For the past six weeks, I’ve been seeing a few guys. Nothing serious; just a little casual fun three times a week or so. I travel to a building basement to see them and pay a house fee when I get there. Layers of clothes come off, and I spend the next hour or so in a cage, exhaling audibly. Sometimes I’ll even groan. When I’m done – face flushed and slightly sweaty – I might get a vocal compliment from one of the regulars:
“Did a pro teach you how to do that?”
“That looked solid.”
“Your squat form is super clean.”
My gym – dirt cheap, bare bones, filled with heavy free weights, and lightly populated [mostly by middle-aged Japanese men] – is addictive.
Particularly to those who know me [including myself], there is something disturbing about the mental image/current reality of my loading up an Olympic weight barbell and spending more than five minutes within two feet of a power cage/rack. Because I have never been the gym type. Hitting the gym on a regular basis has always been a concept similar to marriage. It seems nice yet very foreign; something that appears to require more thought, maturity, and dedication than I believe myself capable of. In the same vein, I’ve persuaded myself that visiting a starkly furnished room several times a week with the intent to exercise or otherwise better oneself is probably way less exciting than the rollercoaster of poor health, where you never know if you’re actually actively killing yourself [though eventually, like all rollercoaster relationships, you end up feeling like death at least once]. When people tell me that they like to go to the gym multiple times a week, and not only for the month of January, I would visualize clenched teeth behind those bright, energetic eyes and clear, healthy skin; secret self-hatred weighing down those yoga-chiseled shoulders and upper arms.
But spend a few months hunched [mostly] over a computer and [sometimes] over a bike and atrophied muscles will tell you exactly how much you should be hating yourself. The last time this happened, I took up a few yoga classes. It helped, but chatarangas and a total lack of upper body muscle are like semi-attractive, abusive boyfriends. You get along great at first; you love his serenity and appearance of utter calm. You convince yourself you can be less of a nut case if you stay with this guy. But one day he jerks your arm and you end up with a sore rotator cuff. You take some time off, but he’s cute enough to merit a second chance. Your hormones also have turned you into an optimist; one that is willing to overlook his obviously deficient personality [fingers crossed it gets better! Spoiler: It doesn’t!]. But the asshole does it again, and this time it takes a little longer to stop hurting. And this time, it affects your time on the bike. And this time, you realize that living in fear of temper tantrums should be reserved for parents of toddlers and those gifted with a fast jab, not women with weak arms.
It still didn’t keep me from once again considering yoga classes when my rhomboids decided to implode. My wallet, however, did.
But Google – like the [mythical?] hot guy who arrives with an extra tube just as you double-flat – saved the day with a public, municipal gym requiring a monthly fee that was close to 1/4th the usual Tokyo gym rate. A little more digging around the Internet gave me a lifting program to follow: Stronglifts 5x5. Three workouts a week, consisting of three compound, full body exercises per workout, with 5-10lbs added to each exercise every time. My limp, T-Rex arms had found their unicorn.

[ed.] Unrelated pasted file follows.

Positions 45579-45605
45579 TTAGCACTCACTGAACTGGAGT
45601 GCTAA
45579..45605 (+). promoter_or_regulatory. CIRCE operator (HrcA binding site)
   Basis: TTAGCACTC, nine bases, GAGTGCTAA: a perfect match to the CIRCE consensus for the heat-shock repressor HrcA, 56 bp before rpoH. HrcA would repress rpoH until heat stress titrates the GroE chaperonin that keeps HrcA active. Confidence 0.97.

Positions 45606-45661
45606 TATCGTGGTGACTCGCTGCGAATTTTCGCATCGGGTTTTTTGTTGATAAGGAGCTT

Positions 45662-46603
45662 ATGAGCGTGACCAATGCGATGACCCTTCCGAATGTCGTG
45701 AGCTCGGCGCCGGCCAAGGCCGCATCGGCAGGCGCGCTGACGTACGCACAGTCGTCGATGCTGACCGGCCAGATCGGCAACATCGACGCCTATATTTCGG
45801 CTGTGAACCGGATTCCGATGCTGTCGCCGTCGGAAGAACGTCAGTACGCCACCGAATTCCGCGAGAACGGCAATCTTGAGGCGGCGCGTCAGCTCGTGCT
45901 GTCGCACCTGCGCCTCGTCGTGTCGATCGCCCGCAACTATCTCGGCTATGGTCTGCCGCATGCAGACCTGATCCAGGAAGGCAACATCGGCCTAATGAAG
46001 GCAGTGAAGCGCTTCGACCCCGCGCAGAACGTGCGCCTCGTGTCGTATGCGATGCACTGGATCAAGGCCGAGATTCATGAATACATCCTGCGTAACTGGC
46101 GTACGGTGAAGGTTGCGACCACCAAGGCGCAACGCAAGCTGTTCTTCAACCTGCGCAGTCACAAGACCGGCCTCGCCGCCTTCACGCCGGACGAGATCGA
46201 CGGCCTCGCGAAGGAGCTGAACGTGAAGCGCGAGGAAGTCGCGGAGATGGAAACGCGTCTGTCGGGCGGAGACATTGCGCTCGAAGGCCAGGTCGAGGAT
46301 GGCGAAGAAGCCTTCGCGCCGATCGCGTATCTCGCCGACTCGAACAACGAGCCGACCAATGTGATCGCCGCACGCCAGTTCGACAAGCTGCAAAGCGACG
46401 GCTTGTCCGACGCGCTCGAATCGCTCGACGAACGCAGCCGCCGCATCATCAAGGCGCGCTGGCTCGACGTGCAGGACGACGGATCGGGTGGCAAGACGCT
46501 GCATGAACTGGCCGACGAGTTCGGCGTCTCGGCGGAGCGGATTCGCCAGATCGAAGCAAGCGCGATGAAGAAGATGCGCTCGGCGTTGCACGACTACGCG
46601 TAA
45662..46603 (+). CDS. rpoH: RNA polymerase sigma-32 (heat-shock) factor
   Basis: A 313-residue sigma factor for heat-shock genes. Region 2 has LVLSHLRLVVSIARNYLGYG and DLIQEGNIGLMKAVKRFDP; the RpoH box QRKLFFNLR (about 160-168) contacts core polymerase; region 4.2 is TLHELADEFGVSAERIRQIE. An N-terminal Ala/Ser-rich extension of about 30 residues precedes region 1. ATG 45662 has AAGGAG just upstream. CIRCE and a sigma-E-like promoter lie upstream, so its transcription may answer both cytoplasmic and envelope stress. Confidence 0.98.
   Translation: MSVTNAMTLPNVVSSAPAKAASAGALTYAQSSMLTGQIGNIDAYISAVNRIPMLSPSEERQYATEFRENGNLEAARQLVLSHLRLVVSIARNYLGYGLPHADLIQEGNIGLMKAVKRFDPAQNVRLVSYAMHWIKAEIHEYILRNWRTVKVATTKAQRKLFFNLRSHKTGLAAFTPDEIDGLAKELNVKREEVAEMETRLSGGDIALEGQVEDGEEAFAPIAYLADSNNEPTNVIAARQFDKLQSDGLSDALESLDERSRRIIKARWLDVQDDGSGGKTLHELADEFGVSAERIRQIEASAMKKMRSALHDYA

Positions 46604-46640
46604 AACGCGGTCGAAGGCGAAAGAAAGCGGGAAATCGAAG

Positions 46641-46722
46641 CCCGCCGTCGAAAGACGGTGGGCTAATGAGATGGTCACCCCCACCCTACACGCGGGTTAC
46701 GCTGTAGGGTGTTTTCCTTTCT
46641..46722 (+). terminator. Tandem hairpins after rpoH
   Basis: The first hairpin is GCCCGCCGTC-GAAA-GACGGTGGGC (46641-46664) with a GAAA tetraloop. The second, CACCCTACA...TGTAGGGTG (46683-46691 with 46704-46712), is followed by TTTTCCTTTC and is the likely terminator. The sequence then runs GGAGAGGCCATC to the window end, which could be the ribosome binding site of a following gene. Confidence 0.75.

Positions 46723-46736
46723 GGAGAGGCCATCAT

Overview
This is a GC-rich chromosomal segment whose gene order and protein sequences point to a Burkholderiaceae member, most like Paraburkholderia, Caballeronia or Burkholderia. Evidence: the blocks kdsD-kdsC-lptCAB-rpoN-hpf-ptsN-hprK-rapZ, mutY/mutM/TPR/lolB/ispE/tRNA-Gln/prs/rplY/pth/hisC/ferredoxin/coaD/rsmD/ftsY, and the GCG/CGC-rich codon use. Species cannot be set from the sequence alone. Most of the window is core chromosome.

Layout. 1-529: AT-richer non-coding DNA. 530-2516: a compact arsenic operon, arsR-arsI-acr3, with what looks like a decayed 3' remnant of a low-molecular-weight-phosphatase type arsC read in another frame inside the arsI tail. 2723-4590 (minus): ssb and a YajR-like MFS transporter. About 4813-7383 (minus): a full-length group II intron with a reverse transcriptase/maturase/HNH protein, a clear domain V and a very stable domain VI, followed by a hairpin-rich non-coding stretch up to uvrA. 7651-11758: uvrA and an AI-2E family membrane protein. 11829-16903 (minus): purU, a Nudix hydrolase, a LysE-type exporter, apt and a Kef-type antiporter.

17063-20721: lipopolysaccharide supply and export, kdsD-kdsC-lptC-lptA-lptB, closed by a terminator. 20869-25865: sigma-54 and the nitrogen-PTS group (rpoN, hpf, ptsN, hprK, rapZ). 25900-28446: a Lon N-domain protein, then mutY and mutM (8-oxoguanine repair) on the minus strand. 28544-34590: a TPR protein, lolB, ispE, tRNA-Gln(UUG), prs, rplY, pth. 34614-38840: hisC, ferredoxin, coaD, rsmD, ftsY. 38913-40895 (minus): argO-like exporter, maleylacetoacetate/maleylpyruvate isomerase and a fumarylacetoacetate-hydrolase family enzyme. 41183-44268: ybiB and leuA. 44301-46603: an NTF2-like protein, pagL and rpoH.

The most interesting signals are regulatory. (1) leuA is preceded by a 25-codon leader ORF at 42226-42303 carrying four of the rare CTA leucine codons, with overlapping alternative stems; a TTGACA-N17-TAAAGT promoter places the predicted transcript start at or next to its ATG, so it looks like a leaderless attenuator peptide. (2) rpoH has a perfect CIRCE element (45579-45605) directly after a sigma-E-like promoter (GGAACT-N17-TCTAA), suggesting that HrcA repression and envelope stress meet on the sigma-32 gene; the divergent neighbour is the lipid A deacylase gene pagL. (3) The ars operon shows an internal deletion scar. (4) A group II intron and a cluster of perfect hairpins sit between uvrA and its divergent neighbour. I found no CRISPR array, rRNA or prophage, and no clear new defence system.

Not that I’ve turned my doughy body into the chiseled physique of Hilary Swank in “Million Dollar Baby” [I. Fucking. Wish.]. In fact, despite the bordering-on-disgusting pictures my sister has sent me with my face Photoshopped onto the body of an oversized, fully roid-ed up bodybuilder, there hasn’t been much of a visual difference. The most I can say is that sometimes, the baby bump of a bicep will peer around my arm when I’m blow-drying my hair or slathering on some chapstick, and that the magnitude five earthquakes on my upper arms have been reduced to about magnitude three. Full disclosure: I even gained weight [I prefer the term, “mass”].
And though I wouldn’t go so far as to call it “strength,” I also gained something resembling the beginning of some decent lifts. Since mid-January, I’ve doubled the weight on nearly all of my lifts…with the exception of my favorite: the deadlift. Because apparently 45kg is not 100lbs. It is 99.2lbs. But that still means I can deadlift both my mother and sister [Whaaaat?]. My upper body’s still lagging behind like the triathlete that keeps showing up to the hilly rides, but I’m warming up with weights that I previously struggled to bench press, arms quaking like well-made Jello. I even developed some bad ass callouses. All of which has blown-up my ego, thus more than making up for the lack of pulsing biceps.
And while lifting heavy –
sometimes usually red-faced and sputtering with effort – can look like the complete opposite of meditative, ever-calm yoga, it’s taught me a thing or two in the past six weeks. Like how crucial rest days are, how awesome noob gains can be, and how much fun it is to simply compete against yourself. And what a terrible, terrible idea it is to shovel wet, heavy snow for an hour on the same day you set a personal record for squats and deadlifts. You will want to die. I almost did.
I’ve taken the past week off to deload, but I’m back in the gym on Monday morning. And you know what? I think it might even be deadlift day.